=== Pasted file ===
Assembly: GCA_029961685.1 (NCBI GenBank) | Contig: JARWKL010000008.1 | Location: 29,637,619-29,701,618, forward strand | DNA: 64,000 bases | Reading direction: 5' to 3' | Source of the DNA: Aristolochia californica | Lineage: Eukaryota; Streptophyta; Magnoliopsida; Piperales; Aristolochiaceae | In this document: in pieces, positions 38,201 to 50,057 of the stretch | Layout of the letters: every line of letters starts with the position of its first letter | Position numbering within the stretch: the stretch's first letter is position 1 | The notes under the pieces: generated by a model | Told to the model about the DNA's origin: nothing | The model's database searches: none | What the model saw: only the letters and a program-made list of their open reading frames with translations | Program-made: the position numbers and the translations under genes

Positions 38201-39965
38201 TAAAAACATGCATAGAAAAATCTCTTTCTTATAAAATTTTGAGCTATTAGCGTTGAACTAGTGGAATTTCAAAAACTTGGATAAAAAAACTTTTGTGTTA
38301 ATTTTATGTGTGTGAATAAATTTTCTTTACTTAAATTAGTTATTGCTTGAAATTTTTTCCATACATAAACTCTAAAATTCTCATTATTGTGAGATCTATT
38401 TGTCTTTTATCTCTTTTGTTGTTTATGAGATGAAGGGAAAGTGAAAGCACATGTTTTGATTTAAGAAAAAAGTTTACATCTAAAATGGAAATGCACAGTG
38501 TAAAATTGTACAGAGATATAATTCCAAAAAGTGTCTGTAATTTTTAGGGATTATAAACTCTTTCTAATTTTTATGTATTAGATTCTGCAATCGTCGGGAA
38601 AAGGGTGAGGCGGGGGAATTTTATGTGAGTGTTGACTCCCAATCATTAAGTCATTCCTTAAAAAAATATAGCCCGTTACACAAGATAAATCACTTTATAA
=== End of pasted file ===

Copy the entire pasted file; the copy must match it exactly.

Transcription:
Assembly: GCA_029961685.1 (NCBI GenBank) | Contig: JARWKL010000008.1 | Location: 29,637,619-29,701,618, forward strand | DNA: 64,000 bases | Reading direction: 5' to 3' | Source of the DNA: Aristolochia californica | Lineage: Eukaryota; Streptophyta; Magnoliopsida; Piperales; Aristolochiaceae | In this document: in pieces, positions 38,201 to 50,057 of the stretch | Layout of the letters: every line of letters starts with the position of its first letter | Position numbering within the stretch: the stretch's first letter is position 1 | The notes under the pieces: generated by a model | Told to the model about the DNA's origin: nothing | The model's database searches: none | What the model saw: only the letters and a program-made list of their open reading frames with translations | Program-made: the position numbers and the translations under genes

Positions 38201-39965
38201 TAAAAACATGCATAGAAAAATCTCTTTCTTATAAAATTTTGAGCTATTAGCGTTGAACTAGTGGAATTTCAAAAACTTGGATAAAAAAACTTTTGTGTTA
38301 ATTTTATGTGTGTGAATAAATTTTCTTTACTTAAATTAGTTATTGCTTGAAATTTTTTCCATACATAAACTCTAAAATTCTCATTATTGTGAGATCTATT
38401 TGTCTTTTATCTCTTTTGTTGTTTATGAGATGAAGGGAAAGTGAAAGCACATGTTTTGATTTAAGAAAAAAGTTTACATCTAAAATGGAAATGCACAGTG
38501 TAAAATTGTACAGAGATATAATTCCAAAAAGTGTCTGTAATTTTTAGGGATTATAAACTCTTTCTAATTTTTATGTATTAGATTCTGCAATCGTCGGGAA
38601 AAGGGTGAGGCGGGGGAATTTTATGTGAGTGTTGACTCCCAATCATTAAGTCATTCCTTAAAAAAATATAGCCCGTTACACAAGATAAATCACTTTATAA